Building Pair Programming Knowledge through a Family of Experiments

Author(s): Laurie Williams, Charlie McDowell, Nachiappan Nagappan, Julian Fernald, Linda Werner
Venue: Proceedings of the 2003 International Symposium on Empirical Software Engineering
Date: 2003

Sample Size: 1200
Class/Experience Level: Undergraduate Student
Participant Selection: class participation
Data Collection Method: Survey, Project Artifact(s)

Quality
3

Link: http://portal.acm.org/citation.cfm?id=942801.943642

Type of the study: Experimental study
How Pair Programming Was Used: Pair programming was implemented all but one of the in the introductory computer science classes at North Carolina State University during Fall 2001, Spring 2002, and Fall 2002, and at the University of California Santa Cruz during Fall 2000, Winter 2001, and Spring 2001.

Hypotheses:
H1. An equal or higher percentage of students in paired labs will complete the class with a grade of C or better compared to solo programmers.
H2. Students who work in paris will earn exam scores equal to or higher than solo programming students.
H3. Students who complete programming projects using pair programming produce better programs than students working alone.
H4. Students in paired labs enjoy pair programming and will have a positive attitude towards collaborative programming settings.
H5. The use of pair programming in an introductory computer science course does not hamper student performance in future solo programming courses.
H6. Students participating in pair programming will be significantly more likely than solo programmers to pursue computer science-related majors one year later.

Results:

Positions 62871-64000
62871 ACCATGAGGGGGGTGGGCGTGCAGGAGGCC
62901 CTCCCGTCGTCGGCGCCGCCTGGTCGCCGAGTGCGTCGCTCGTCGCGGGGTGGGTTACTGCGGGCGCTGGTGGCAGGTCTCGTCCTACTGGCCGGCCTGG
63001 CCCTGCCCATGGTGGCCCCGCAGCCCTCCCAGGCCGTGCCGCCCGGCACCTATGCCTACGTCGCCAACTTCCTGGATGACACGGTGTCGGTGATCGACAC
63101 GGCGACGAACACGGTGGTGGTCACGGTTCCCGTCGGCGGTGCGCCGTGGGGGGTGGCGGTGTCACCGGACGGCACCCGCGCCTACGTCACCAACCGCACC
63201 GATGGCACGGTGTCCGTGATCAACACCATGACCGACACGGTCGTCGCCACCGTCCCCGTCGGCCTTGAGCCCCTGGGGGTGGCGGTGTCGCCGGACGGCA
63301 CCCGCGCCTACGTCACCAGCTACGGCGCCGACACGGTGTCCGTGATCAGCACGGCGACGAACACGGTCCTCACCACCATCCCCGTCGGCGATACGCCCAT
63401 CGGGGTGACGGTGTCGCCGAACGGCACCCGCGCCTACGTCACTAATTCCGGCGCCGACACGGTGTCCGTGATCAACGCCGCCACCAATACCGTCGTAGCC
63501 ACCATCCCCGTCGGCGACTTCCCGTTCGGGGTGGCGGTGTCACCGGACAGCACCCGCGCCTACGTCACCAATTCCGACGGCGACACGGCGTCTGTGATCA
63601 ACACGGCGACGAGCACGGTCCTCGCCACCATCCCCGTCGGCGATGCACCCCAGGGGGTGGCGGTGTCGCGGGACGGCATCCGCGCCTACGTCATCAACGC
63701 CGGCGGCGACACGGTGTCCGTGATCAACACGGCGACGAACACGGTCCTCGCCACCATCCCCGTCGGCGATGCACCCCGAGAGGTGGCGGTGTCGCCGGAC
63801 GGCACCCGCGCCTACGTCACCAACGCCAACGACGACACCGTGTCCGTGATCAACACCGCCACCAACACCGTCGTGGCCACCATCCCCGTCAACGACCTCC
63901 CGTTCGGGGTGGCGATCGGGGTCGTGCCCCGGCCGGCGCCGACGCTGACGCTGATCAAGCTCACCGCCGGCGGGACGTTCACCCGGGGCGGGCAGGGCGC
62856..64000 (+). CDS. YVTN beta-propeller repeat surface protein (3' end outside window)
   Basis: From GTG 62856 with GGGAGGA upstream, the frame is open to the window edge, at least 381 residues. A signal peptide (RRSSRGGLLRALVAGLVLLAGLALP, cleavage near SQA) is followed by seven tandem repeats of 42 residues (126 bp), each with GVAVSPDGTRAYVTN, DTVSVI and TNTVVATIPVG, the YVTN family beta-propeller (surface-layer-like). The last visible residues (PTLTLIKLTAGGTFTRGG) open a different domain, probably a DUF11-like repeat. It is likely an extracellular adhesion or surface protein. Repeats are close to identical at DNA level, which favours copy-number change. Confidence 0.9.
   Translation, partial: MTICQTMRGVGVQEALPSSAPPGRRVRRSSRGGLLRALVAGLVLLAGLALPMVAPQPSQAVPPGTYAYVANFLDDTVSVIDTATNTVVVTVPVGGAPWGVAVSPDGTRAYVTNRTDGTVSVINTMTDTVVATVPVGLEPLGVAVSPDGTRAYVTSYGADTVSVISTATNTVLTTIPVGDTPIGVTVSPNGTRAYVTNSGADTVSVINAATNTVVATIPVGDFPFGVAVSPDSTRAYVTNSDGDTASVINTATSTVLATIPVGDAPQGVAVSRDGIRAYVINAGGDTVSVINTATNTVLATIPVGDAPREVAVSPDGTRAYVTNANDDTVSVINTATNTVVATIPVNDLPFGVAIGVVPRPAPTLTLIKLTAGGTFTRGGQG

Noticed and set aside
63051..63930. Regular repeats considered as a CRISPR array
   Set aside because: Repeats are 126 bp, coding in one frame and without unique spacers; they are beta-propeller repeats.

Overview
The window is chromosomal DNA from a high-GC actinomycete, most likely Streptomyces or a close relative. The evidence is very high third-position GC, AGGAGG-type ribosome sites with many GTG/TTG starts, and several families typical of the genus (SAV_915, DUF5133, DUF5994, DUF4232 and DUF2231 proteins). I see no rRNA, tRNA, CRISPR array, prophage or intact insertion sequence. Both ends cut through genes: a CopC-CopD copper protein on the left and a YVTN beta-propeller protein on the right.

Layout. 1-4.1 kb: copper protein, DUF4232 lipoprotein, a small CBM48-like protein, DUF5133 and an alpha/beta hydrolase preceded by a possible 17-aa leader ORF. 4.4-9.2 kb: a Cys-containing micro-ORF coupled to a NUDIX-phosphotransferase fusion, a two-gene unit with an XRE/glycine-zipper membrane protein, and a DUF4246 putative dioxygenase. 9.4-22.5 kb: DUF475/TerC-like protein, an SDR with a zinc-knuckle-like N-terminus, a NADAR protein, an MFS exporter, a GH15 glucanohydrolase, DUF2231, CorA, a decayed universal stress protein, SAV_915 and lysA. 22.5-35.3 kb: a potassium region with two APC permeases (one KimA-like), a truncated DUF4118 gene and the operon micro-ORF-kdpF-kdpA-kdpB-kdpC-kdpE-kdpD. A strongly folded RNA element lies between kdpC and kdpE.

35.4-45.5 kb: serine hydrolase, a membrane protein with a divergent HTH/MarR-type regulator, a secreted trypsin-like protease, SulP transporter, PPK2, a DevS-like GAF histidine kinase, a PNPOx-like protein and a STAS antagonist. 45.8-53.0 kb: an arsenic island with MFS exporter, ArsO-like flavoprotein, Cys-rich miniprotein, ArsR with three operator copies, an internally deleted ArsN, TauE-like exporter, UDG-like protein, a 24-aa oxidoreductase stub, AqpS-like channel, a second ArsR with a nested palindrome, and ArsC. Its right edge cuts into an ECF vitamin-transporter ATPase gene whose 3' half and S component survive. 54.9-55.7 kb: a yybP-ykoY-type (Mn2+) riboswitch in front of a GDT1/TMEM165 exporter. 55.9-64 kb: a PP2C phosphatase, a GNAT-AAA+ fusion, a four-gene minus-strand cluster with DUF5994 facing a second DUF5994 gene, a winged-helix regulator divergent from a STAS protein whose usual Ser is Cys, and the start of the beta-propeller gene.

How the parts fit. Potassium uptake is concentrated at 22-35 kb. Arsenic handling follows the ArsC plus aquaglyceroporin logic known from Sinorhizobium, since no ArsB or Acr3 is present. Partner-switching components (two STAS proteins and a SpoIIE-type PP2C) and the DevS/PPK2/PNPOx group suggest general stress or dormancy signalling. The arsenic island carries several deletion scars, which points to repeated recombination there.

The authors defined success rate as the percentage of students who get a C or above in the course. A statistically significant result indicates that pair programming and success rate in the classroom are related, thereby verifying H1. However, in terms of performance on exams, there was no statistically significant difference between the final exam scores for the pairing students and the non-pairing students, thereby refuting H2. In terms of project scores, there were no statistically significant differences in overall project scores between the pairing sections and the solo sections for any of the semesters at NCSU, however at UCSC the programming projects completed by pair programmers were much better than the projects completed by individuals, yielding a statistically significance. These findings therefore support H3. With regard to attitude towards pair programming, through an attitude survey given to students at the end of the class, results showed that students in paired labs enjoy pair programming and have a positive attitude towards collaborative programming settings, thereby supporting H4. In terms of performance in subsequent solo programming courses, the authors believe that pair programming is not detrimental to a student’s performance in future solo programming classes, thereby supporting H5. And lastly, in terms of persistence in computer science, pair programming students were significantly more likely to have declared a Computer Science major than solo programming students one year after taking the introductory computer science class, thus supporting H6.

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